Select Committee on European Scrutiny Sixth Report


COM(00) 627

Draft Council Decision amending Directive 90/219/EEC as regards the criteria for establishing the safety to human health and the environment of types of genetically modified micro-organisms.

Legal base: Article 175 EC; qualified majority voting
Department: Environment, Transport and the Regions
Basis of consideration: Minister's letter of 7 February 2001
Previous Committee Report: HC 28-iii (2000-01), paragraph 6 (17 January 2001)
To be discussed in Council: February 2001
Committee's assessment: Legally and politically important
Committee's decision: Cleared


  9.1  Since 1990, the Community has had a legislative framework governing genetically modified organisms (GMOs), in order to protect human health and the environment. This comprises a number of specific sectoral measures and a series of horizontal Directives, including Directive 90/219/EEC on the contained use of genetically modified micro-organisms (GMM) in research and industrial facilities.

  9.2  In a 1994 Communication and White Paper, the Commission recognised the importance of biotechnology and the need for regulations to ensure oversight appropriate to the risks and to the competitive development of the industries involved. This led it to propose[22] in December 1995 an amendment to Directive 90/219/EEC, which sought to link the administrative procedures and notification requirements for GMMs to the likely risk, rather than (as previously) to the scale of the operation involved. The proposal was eventually adopted in Council Directive 98/81/EC,[23] which also provided for the Council to decide subsequently on the exemption of certain types of contained GMMs (to be listed in Annex II, Part C) which meet criteria (to be listed in Annex II, Part B) establishing their safety.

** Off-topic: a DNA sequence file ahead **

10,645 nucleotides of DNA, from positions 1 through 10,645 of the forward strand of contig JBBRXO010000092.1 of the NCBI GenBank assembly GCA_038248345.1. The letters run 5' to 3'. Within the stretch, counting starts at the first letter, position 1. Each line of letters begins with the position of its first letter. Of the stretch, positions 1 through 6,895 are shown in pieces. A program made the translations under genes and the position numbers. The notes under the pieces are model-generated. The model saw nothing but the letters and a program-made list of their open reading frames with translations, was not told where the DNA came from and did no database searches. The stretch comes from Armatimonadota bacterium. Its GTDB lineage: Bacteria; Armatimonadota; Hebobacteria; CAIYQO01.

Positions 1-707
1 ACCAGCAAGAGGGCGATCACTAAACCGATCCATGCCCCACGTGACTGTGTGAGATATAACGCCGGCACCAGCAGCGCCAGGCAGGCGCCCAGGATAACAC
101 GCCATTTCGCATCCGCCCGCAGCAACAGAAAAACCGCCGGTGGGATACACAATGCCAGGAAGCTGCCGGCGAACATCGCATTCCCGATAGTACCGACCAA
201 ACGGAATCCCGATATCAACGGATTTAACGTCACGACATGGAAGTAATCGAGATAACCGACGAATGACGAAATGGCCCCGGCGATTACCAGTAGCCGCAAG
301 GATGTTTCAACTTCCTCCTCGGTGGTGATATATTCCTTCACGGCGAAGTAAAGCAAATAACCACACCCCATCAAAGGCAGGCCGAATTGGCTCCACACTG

9.3  In October 2000, the Commission put forward the present proposal to secure the Council's agreement to the relevant criteria in Annex II, Part B for determining whether a GMM is suitable for inclusion in Part C. This envisages exemptions on a case-by-case basis for clearly identified GMMs used in the contained conditions set out in the main Directive, with documented evidence of their safety being provided, together with evidence of stability where this could affect safety. The proposal also contains a number of more specific criteria of the kind set out in paragraph 6.3 of our Report of 17 January 2001, together with a set of detailed guidance notes.

  9.4  In an Explanatory Memorandum of 21 December 2000, the Minister for the Environment (the Rt. Hon. Michael Meacher) told us that the UK fully supports the principle of allowing the exemption of GMM which meet strict safety criteria, and that it is satisfied that those proposed are rigorous and comprehensive (though it will be clarifying with the Commission such aspects as the application of the precautionary approach and gene transfer). It will also want to underline that all arguments will have to be very thoroughly justified, and worst-case scenarios considered.

  9.5  A Regulatory Impact Assessment provided with the Explanatory Memorandum pointed out that there are approximately 500 centres in the UK undertaking genetic modification activities under contained use, which have played an important part in medical, biological and chemical research and in a wide variety of industrial applications. It is estimated that one GMM each year will meet the criteria proposed, and be used in 50 projects, leading over a ten-year period to total savings of just under £70,000. Costs over the same period would amount to about £45,000.

  9.6  The Minister was concerned at the Commission's proposal that the detailed guidance should be adopted through a regulatory committee procedure, which he regarded as inappropriate, since such a procedure was not envisaged in the parent Directive.